English Terms.docx

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Jennifer Esmail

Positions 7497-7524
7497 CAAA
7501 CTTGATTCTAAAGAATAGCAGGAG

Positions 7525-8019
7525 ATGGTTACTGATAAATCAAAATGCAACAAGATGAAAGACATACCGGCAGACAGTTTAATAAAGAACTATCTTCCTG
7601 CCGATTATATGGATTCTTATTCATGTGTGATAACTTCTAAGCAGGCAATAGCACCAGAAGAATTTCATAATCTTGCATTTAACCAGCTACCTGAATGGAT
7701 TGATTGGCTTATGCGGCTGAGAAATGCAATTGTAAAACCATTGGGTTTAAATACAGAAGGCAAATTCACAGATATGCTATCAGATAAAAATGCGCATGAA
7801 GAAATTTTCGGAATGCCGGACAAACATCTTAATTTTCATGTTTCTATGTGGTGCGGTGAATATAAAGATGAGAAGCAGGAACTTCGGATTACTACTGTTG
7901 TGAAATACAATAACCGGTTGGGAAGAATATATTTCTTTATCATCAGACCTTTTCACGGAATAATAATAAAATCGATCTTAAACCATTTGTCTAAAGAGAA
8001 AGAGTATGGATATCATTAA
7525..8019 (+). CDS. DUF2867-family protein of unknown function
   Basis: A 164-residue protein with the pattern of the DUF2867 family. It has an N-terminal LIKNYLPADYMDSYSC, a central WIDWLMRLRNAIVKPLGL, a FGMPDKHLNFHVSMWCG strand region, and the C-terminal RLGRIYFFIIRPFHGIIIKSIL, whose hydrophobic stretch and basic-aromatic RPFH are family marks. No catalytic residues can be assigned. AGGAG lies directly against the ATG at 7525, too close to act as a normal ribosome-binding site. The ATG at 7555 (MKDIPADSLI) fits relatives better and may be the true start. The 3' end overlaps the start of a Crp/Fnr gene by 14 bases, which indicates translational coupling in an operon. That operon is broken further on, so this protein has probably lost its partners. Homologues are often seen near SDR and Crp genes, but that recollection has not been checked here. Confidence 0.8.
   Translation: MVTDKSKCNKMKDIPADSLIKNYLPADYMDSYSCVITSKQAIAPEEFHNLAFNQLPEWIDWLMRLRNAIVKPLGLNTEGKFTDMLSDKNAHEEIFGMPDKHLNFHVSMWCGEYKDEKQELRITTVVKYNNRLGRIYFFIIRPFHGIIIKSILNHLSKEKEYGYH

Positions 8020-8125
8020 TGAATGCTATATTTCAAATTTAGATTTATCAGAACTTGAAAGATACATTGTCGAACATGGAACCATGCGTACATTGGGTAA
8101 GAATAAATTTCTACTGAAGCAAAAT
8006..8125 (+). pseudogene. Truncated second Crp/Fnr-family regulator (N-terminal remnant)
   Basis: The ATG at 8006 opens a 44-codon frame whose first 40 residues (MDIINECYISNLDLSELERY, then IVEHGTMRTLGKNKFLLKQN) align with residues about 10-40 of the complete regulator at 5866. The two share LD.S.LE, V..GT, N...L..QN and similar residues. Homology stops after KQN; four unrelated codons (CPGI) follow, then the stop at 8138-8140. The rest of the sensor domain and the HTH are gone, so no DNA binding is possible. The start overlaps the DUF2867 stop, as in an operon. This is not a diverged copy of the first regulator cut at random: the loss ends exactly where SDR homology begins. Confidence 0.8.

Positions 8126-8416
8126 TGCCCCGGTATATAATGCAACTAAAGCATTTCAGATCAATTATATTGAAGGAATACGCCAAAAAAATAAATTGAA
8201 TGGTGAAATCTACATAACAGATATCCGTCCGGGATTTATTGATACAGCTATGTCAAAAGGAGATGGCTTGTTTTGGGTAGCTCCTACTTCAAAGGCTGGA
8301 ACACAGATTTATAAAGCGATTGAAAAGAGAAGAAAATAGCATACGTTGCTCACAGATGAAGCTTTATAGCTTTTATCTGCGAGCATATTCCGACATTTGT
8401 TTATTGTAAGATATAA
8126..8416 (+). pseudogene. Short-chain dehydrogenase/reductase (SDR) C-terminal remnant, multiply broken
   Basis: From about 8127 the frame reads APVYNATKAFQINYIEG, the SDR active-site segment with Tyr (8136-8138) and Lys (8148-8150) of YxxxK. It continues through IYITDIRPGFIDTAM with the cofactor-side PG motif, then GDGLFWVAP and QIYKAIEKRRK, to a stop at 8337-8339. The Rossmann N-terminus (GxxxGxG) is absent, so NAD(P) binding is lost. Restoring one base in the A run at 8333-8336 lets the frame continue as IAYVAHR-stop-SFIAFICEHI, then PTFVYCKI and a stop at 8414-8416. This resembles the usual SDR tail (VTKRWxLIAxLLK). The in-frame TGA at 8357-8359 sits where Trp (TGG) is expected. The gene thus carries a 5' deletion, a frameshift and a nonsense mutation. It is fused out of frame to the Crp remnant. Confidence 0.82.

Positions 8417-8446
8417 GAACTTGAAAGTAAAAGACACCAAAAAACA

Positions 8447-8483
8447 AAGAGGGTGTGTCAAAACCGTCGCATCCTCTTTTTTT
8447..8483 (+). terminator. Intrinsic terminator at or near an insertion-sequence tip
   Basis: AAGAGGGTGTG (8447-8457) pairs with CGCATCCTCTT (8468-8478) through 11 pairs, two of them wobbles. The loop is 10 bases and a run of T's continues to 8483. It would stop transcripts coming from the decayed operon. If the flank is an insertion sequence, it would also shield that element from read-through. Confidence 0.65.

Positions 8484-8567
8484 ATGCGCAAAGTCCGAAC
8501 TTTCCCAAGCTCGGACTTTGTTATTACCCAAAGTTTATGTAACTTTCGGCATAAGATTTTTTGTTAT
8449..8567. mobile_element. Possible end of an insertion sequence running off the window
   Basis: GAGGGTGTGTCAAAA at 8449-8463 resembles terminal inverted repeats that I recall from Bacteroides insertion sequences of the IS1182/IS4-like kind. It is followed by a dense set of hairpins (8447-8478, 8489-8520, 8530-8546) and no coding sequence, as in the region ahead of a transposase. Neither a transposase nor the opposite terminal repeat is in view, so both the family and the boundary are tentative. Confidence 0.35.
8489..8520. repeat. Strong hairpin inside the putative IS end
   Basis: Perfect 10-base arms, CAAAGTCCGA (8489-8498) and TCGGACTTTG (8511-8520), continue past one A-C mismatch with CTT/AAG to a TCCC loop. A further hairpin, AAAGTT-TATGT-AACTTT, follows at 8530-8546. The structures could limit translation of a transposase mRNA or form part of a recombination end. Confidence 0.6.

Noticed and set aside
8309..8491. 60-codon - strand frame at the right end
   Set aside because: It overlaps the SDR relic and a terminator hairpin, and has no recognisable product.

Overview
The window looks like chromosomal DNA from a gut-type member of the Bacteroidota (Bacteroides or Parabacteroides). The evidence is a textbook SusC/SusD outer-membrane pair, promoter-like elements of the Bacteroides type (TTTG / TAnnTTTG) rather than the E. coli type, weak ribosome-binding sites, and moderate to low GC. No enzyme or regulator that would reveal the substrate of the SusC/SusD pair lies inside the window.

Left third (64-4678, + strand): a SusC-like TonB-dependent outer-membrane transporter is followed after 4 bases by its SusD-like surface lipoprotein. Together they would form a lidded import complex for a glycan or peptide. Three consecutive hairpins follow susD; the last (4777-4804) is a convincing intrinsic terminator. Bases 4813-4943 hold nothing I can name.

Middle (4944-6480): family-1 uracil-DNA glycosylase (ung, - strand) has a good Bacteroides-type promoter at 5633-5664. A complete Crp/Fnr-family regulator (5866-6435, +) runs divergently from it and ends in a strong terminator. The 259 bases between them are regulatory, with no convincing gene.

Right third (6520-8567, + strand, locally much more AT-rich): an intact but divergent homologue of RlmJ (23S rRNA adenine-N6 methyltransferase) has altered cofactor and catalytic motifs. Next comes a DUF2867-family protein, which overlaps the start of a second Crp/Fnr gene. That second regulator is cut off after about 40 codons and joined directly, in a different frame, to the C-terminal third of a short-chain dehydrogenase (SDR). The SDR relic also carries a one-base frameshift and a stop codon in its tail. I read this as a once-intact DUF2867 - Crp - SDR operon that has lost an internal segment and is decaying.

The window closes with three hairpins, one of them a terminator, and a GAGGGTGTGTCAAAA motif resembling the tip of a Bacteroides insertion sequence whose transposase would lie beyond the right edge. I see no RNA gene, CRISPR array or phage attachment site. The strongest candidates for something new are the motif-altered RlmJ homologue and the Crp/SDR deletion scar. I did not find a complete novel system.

English Terms Modernism:  during and after world war one  Modernist authors sought to break away from traditions and conventions through experimentation with new literary forms, devices and styles  Their work “reflected the pervasive sense of loss, disillusionment and even despair in the wake of the Great War, hence their emphasis on historical discontinuity and the alienation of humanity” Free Indirect Discourse: when a texts dominant narrative style (3 person past tense) incorporates for brief snatches or longer passages, words emanating from a particular character, without such tags such as “he said” “she said” to make their attributes explicit. The narrator is vocalizing through characters. The thoughts and feelings of characters are portrayed without the use of quotations. Epistolary fiction: a novel whose plot is entirely developed through letters, whether through an exchange of letters between multiple characters or through the correspondence of only one character. Novella: “a term commonly applied to lengthy, descriptive, psychologically nuanced stories.” Longer than a short story but shorter than a novel. Metafiction: fictional writing which self-consciously and systematically draws attention to its status as an artifact in order to pose questions about the relationship between fiction and reality. Colonialism: the subjection of one population to another. It can involve physical, political, economic and cultural domination. Post-colonial literature: A body of literature written by authors with roots in countries that were once colonies established by European nations. Often “anti-imperialist” containing “political and moral attitudes opposed to colonization.” Many criticisms of the term however. Associational literature: Describes a native community, focuses on the “daily activities and intricacies of Native life”. A rather flat narrative line. Leans towards the group. Allows non- native readers to associate with that world without being encouraged to feel a part of it. Readership of associational literature: Non-
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